Life skills shape the behavior of youth by giving them the skills and knowledge to make informed decisions about alcohol and other drugs and associated risks. This very innovative and high quality programme reaches the vulnerable youth of the Chadian society. Life skills lessons are taught through Peer Education, which is based on role modelling and the ability of young people to become leaders and agents of change through empowerment and support.
Chad has the highest per capita consumption of alcohol in the world if abstainers are excluded. Total per capita consumption (drinkers only) per year amounts to 33.9 litres of pure alcohol (WHO 2014). Youth face exclusion, violence and higher risk for sexual behaviour that contributes to the spread of disease. Lack of policies and laws regulating alcohol production, sale and availability and the lack of national rules governing the alcohol market is a further obstacle to development.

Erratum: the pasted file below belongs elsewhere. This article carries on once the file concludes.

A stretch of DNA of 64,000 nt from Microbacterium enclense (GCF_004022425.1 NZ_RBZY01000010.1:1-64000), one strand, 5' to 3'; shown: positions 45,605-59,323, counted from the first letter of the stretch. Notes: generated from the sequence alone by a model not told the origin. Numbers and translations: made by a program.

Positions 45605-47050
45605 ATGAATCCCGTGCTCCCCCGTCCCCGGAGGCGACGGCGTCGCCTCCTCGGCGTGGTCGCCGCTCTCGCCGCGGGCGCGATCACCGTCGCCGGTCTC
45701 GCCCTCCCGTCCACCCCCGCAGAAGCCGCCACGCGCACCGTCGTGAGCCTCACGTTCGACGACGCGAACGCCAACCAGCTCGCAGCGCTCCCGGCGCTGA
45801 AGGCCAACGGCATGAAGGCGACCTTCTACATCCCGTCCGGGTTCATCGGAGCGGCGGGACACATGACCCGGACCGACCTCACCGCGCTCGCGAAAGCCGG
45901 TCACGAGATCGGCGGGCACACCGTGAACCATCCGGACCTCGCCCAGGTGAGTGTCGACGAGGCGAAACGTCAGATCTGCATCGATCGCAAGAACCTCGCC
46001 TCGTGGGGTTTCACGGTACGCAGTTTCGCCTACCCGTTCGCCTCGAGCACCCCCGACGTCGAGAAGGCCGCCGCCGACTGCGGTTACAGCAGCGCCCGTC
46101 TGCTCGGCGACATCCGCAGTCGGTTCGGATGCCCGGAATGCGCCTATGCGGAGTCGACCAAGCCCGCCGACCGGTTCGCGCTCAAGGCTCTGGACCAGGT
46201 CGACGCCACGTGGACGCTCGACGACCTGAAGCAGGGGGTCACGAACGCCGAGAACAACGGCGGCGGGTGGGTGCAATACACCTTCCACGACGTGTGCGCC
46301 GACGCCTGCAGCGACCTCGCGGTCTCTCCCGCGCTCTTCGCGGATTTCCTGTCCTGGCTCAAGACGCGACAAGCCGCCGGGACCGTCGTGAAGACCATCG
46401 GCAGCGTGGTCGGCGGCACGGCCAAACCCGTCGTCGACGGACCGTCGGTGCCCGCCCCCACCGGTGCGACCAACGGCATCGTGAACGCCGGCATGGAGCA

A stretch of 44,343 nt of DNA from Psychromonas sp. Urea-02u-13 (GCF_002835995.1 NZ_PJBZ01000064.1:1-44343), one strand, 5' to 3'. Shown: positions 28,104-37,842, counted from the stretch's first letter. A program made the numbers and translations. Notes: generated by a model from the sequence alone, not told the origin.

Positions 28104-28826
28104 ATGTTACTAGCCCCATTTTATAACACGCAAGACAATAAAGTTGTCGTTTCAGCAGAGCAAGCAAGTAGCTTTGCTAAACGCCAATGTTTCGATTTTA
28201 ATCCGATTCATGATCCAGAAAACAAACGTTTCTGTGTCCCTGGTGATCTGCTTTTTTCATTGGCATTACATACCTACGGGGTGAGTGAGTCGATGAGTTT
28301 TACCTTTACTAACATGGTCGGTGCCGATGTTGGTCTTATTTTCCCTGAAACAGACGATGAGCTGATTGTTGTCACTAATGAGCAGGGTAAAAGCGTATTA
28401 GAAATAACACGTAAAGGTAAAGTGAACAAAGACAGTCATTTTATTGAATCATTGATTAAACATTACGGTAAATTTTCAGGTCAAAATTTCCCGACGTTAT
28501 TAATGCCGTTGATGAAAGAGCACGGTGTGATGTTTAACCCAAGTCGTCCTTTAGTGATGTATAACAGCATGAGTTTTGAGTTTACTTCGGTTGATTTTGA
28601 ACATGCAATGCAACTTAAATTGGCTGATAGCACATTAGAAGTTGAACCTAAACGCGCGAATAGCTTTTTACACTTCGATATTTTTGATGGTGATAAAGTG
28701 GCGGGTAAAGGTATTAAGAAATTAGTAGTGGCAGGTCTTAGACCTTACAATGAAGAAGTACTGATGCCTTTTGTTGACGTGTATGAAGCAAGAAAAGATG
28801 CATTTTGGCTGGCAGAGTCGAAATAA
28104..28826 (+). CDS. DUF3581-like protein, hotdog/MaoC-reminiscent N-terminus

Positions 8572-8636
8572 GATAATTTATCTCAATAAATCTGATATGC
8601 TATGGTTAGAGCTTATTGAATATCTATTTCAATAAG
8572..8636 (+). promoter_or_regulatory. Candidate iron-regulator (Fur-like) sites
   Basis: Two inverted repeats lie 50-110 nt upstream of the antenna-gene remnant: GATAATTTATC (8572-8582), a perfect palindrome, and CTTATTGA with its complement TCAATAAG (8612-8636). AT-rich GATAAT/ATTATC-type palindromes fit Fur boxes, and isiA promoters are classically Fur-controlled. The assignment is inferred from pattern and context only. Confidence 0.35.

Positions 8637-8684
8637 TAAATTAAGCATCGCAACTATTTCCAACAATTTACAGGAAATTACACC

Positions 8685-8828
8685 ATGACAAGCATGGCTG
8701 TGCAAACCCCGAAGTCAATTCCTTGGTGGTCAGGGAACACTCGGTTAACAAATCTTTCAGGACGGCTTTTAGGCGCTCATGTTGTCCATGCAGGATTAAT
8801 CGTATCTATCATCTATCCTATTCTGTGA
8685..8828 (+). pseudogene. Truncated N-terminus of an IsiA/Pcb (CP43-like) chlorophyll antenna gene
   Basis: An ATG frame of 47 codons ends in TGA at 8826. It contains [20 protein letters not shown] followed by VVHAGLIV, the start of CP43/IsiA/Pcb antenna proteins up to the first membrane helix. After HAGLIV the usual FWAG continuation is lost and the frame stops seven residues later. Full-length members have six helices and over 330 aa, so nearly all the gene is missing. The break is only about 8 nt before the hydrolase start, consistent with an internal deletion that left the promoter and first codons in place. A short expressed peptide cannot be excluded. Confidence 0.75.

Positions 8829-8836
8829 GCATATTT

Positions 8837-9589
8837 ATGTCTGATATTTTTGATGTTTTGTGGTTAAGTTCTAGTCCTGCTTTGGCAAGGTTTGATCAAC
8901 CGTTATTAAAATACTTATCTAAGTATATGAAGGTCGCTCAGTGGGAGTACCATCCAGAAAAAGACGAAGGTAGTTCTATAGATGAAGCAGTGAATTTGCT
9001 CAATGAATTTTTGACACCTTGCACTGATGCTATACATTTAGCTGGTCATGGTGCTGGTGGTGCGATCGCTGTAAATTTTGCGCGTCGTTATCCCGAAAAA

The life skills program is designed to increase its impact and, in particular, put gender-based violence on the agenda. The lessons and motor taxi programme for out of school youth use innovative methods for teaching the skills and knowledge young people need to live a healthy life. Peer educators and trainers engage students in a holistic approach to cultivate skills like communication, decision-making, self-confidence and teamwork through sports, social activities and community engagement.
The long-term impact of preventing substance abuse among youth mitigates the negative economic, health and social consequences on society. Teaching the ability to make informed decisions empowers youth to be strong leaders and role models within their community. IBC actively supports Blue Cross Chad in advocating for better alcohol policies at the national level.